This was one of those rare movies that is so bad I don’t even know where to begin. It’s the acting, it’s the writing and it’s directing that makes this movie the blemish on mankind that it is. The story, at times, makes no sense, nor do the actions of the main character, Sarah (Elizabeth Olsen of the Olsen twin’s fame). The fact that someone approved the making of this movie, and that people actually got money to make it, is an outrage surpassing the 2008 financial bailout.
Taking its elements from a 2010 Uruguayan film, The Silent House story is pretty basic – which makes sense for a movie with only a few characters and an especially limited scale. We are forced to follow leading-lady Sarah (Olsen) through “a tense,” and at times “horrifying,” ordeal: Sarah, along with her father, John (Adam Trese), and Uncle, Peter (Eric Sheffer Stevens), is in the process of fixing up the family’s dilapidated vacation home, in an effort to make the property more attractive when they attempt to sell it. Sarah begins to hear mysterious noises in the upstairs portion of the house, and when she and her dad attempt to investigate the sounds, it quickly becomes clear that they are not alone – nor are they safe. Whether or not the alleged “true event” inspiration of the film ever actually occurred remains unsubstantiated (and was a point of contention among fans of the 2010 Uruguayan film); however, “based on true events” or not, the fundamental storyline is inadequate within the confines of the 88 minute timeframe.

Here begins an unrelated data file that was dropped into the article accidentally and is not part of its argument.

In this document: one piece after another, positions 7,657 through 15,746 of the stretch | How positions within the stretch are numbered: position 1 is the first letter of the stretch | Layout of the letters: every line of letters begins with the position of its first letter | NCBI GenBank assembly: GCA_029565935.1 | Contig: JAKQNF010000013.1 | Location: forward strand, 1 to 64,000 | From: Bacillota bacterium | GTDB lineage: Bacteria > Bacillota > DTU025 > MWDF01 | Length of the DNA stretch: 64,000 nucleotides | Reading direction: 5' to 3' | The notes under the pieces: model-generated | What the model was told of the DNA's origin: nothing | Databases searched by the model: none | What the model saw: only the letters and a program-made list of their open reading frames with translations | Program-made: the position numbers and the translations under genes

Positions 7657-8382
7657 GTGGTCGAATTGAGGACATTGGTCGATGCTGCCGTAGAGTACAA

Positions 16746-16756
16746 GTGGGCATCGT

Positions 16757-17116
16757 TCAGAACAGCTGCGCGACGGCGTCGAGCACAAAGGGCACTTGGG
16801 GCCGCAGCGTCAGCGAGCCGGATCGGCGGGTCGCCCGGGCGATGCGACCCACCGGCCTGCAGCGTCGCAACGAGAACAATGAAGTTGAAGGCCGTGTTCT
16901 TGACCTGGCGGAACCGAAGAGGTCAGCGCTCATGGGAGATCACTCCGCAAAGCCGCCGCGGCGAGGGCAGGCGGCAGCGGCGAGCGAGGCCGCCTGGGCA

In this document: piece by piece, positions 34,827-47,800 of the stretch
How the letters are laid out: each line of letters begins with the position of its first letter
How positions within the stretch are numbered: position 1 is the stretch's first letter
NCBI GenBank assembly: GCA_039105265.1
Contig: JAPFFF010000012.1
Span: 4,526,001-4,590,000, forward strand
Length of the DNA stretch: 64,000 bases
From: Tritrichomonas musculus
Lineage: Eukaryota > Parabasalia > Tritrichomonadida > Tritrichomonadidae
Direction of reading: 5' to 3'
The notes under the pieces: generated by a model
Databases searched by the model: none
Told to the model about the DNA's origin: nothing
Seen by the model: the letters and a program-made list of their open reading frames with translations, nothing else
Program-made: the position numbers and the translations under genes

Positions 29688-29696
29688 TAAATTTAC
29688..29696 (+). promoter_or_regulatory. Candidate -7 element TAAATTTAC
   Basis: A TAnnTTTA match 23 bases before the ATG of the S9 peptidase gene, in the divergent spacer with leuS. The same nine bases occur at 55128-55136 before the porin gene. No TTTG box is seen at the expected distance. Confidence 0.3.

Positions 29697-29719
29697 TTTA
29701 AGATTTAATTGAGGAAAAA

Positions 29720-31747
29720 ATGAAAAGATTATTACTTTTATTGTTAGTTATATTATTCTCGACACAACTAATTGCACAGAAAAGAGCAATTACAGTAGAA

The only interesting part of this is movie is that film was shot in “real time.” Due to this unique nature of the film’s presentation they had to use as a single take methodology, the production crew ran into several technical issues while filming, mainly surrounding lighting issues and mobility around the house. Since the movie was filmed in 12-15 minute takes, there were several occurrences where entire sequences had to be thrown out and re-done repeatedly due to lighting problems or missed cues. It also created a Blair Witch Project type of effect where the camera was bouncing up and down and twisting in all directions—it was like being on a bad roller coaster.
To be frank, I cannot write any more about this movie because it was so bad I had to turn it off. As I have mentioned before, my threshold for bad movie pain the legendary, this film, however, was the Chinese water board torture of movie watching. Its plot is thin, its acting is wretched and the writing seems like it was created by 100 monkeys chained to typewriters. Remain silent if you are asked to watch this movie and exit as quickly as possible.